Black Heart Page 28

“Those are side benefits. If she releases an army on your planet, it would be tantamount to declaring war on Lucifer, as my brother believes that world belongs to him.”

“Then why do it? Does she think she can defeat Lucifer with the Cimice?”

“Yes, she does,” Puck said.

I stared at him. “But she’s wrong.”

“I know,” Puck said.

“And if she brings her armies against Lucifer and he chooses to retaliate—”

“He will,” Puck interjected.

“Then there will be nothing left of the planet,” I said.

“Precisely,” Puck said. “Which is exactly why I brought you here.”

“And what am I supposed to do?” I said.

“Just what you intended to do when you thought I was Litarian,” Puck said. “Destroy the Cimice.”

“First of all, if you’re here, why can’t you do it yourself?” I asked. “And second of all, won’t Titania be pissed if she finds out you screwed up her plans? And finally, since when do you care if humanity is destroyed?”

“I like people,” Puck said lightly. “Existence was so much more fun once you came along.”

“That’s only part of an answer,” I said.

Puck sighed theatrically. “Oh, Madeline, you know me so well.”

“Why?” I repeated.

Puck tapped the tip of my nose with his finger. “What if I said it doesn’t suit my purpose to have the two of them at war just yet?”

“That, I would believe,” I said, although I didn’t like to think about what would happen once he did decide it would suit his purpose. Puck might think the world was more fun with humans in it, but if he could harm his brother, then people had just better watch out for the cross fire. Puck would certainly not be looking out for them.

No, that’s your job. It was a little startling to think of myself in those terms, to consider that I might really be all that was standing between the monsters and civilized society. Especially since the civilized society seemed perfectly willing to throw me to the wolves to protect themselves, as was demonstrated when a bunch of kids had tried to turn me in to Therion’s vampire authority.

I realized Puck was watching me with a knowing look. I wondered how much of my thoughts he could read on my face. Then I decided I was better off not knowing. It would be nice to at least have the illusion of privacy in my own mind, especially since Lucifer and Puck and all of their brethren had infected every other corner of my life.

“So?” I said. “How come you need me to hammer the Cimice when you have more than enough power to do it yourself?”

“It’s better if I don’t make grand gestures,” Puck said. “It tends to draw unwanted attention.”

“And it doesn’t draw unwanted attention when I do it?” I asked.

“Well, yes, it might,” Puck admitted. “But when you do it, ancient beings don’t construe your actions as an act of war. They just think you’re flying off the handle—again.”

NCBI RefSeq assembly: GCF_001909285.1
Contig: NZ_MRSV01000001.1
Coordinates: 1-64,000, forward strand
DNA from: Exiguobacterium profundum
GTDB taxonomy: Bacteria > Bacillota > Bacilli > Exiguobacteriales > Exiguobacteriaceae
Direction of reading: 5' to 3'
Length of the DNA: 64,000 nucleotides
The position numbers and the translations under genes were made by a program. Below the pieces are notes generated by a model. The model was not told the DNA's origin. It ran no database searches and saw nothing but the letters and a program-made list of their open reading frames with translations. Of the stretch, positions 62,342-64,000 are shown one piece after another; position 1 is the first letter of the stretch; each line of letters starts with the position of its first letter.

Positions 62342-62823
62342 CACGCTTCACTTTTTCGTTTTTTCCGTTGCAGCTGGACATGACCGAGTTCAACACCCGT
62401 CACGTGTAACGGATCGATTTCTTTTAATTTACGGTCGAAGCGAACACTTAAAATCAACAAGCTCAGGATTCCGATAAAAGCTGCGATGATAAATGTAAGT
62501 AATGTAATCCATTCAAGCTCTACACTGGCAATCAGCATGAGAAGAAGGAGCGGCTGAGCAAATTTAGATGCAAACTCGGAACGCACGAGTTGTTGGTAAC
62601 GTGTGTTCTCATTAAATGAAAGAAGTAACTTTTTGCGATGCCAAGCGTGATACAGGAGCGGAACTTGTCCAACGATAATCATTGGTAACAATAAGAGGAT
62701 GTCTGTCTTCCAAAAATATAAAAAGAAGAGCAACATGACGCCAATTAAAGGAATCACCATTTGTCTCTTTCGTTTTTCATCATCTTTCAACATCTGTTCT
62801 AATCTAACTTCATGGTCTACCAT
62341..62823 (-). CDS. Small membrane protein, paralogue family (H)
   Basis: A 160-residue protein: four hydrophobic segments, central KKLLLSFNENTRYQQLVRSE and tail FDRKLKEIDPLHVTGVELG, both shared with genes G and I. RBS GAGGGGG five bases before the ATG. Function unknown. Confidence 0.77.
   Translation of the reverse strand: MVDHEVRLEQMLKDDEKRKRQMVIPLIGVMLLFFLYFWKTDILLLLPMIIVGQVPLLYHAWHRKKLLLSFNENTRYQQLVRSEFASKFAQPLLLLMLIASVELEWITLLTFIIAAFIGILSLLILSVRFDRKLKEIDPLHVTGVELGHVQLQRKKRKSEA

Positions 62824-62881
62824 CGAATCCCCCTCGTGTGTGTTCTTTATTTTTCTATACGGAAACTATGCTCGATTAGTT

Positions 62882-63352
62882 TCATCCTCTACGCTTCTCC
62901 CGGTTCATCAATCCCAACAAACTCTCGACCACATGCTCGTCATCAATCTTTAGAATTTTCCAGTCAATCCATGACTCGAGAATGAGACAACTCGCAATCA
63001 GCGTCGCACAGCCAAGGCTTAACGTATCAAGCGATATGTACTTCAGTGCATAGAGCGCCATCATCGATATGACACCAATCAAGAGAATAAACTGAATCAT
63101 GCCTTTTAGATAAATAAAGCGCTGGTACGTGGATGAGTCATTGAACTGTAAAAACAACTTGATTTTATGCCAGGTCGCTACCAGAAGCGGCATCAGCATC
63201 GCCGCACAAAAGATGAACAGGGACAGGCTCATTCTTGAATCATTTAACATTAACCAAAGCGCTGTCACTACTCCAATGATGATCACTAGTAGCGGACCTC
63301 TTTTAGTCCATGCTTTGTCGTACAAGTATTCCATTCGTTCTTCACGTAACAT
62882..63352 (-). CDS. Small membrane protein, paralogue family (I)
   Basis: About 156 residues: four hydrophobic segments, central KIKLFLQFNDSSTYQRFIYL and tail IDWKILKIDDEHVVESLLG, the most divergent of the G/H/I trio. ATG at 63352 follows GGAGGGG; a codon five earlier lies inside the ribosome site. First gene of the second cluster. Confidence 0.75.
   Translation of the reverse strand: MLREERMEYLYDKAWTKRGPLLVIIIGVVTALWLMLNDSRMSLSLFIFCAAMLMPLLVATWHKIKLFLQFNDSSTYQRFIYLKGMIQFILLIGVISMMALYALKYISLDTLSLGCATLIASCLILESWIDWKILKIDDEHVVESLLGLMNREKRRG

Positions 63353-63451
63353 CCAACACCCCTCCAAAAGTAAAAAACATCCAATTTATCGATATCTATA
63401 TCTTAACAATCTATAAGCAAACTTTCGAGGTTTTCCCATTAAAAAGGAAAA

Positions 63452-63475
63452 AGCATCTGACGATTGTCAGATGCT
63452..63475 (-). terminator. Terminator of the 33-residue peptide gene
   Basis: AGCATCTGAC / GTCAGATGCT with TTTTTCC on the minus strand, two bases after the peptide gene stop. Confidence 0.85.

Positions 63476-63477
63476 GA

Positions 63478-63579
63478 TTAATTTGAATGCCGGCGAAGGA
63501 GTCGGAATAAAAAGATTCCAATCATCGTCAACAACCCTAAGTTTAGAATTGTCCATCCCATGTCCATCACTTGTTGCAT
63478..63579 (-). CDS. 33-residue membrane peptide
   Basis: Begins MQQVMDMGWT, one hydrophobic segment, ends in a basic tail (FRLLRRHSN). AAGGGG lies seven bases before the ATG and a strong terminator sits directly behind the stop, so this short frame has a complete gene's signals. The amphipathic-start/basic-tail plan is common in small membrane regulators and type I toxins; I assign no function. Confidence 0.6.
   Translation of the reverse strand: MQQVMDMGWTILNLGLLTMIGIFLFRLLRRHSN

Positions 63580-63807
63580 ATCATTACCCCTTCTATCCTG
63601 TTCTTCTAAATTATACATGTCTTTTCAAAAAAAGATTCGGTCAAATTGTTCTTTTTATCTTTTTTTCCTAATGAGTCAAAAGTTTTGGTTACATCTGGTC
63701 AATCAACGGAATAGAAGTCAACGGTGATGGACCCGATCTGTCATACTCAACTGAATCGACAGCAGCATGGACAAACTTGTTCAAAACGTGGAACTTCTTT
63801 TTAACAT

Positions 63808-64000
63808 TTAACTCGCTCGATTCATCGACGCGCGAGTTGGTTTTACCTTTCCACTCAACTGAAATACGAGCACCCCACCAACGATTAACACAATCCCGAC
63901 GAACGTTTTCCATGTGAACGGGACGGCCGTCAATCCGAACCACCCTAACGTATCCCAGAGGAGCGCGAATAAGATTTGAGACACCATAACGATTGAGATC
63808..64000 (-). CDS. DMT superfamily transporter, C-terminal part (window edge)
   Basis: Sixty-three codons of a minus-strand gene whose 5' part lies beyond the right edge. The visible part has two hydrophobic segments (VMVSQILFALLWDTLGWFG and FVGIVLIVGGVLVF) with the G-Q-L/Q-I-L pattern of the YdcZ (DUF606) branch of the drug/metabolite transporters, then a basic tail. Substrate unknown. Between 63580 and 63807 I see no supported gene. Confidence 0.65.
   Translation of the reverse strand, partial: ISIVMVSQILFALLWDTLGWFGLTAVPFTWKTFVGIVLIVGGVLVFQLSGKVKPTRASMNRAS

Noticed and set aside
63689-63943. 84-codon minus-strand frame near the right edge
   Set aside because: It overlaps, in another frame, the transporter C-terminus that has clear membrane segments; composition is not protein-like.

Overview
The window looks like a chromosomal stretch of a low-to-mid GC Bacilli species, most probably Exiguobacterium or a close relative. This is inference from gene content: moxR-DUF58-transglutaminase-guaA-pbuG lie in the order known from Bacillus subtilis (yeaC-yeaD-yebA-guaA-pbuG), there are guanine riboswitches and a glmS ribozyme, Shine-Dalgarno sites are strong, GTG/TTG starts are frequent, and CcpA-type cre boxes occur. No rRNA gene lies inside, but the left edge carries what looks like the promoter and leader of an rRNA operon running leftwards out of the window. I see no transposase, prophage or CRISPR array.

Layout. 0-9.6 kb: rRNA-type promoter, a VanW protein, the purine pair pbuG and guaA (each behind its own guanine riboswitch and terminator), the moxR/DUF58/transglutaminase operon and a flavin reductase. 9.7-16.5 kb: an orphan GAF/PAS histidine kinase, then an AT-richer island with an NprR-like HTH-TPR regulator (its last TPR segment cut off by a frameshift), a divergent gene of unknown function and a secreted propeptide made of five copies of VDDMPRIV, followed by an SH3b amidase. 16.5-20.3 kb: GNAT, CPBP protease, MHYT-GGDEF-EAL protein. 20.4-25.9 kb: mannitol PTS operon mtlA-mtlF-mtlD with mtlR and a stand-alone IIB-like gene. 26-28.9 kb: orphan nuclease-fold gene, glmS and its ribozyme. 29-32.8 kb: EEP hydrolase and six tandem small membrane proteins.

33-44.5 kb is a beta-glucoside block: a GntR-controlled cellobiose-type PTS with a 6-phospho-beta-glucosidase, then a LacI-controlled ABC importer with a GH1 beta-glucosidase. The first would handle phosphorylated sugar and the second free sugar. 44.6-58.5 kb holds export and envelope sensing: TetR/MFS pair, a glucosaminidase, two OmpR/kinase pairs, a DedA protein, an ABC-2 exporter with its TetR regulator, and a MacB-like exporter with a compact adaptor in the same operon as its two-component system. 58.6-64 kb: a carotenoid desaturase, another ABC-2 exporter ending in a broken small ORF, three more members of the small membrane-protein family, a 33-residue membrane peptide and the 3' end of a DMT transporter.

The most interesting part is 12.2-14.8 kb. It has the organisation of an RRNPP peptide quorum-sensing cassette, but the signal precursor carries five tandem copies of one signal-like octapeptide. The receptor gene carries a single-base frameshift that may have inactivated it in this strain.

“So lovely to know my reputation precedes me,” I said.

Puck grinned. “It does. It really, really does.”

“And what will happen to you if Titania finds out you’ve thwarted her?” I asked.

“She won’t find out,” Puck said.

I didn’t know whether it was extreme arrogance or that he had a fail-safe in place, but he seemed supremely confident that Titania would not discover his machinations. Fine. It had nothing to do with me, anyway. It was none of my business what happened to Puck, and I had no desire to make it my business. I had enough on my plate.

“Will you continue on with me now and eliminate the threat posed by the Cimice?” Puck asked.

I was angry that Puck had manipulated both Nathaniel and me, but I was going to help him anyway and Puck knew it. There was no way I could allow Titania to set the Cimice on my city.

“Let’s go,” I said, and started forward again. And stopped.

The buzzing of the Cimice had ceased. Good for my sanity, sure, but possibly bad news otherwise. I dropped a veil over myself. Beside me, Puck did the same.

“Can you see me even when I’m veiled?” I whispered.

“Yes,” he said.

“Fine,” I said. “Stay close to me, because I can’t see you.”

“Will do,” he said.

It sounded so strange to hear modern phrases coming out of the mouth of such an old creature, but both Puck and Lucifer were much more attuned to the modern world than most ancient things. All the faerie pretty much seemed trapped in the fifth century.

I continued moving through the forest in the direction the noise had come from. I assumed Puck would put me right if I strayed too far in the wrong direction. That was, if he hadn’t just decided to trip off somewhere and leave me for his own amusement.

I wanted to ask whether he was nearby, but I didn’t want him to think I was needy.

“I’m right here,” Puck said, touching my right shoulder.

“Can you read my mind?” I asked suspiciously.

“No,” Puck said, laughter in his voice. “But in some ways you are very predictable.”

I didn’t respond to that. On one hand, it was definitely good news that Puck was not a mind reader. On the other hand, it stung my pride a little to think that anything I ever did was predictable.

The barren forest slowly gave way to tumbled boulders as a series of high, rocky peaks rose before us. I had not seen or even detected any sign of life since our brief encounter with the dragon.

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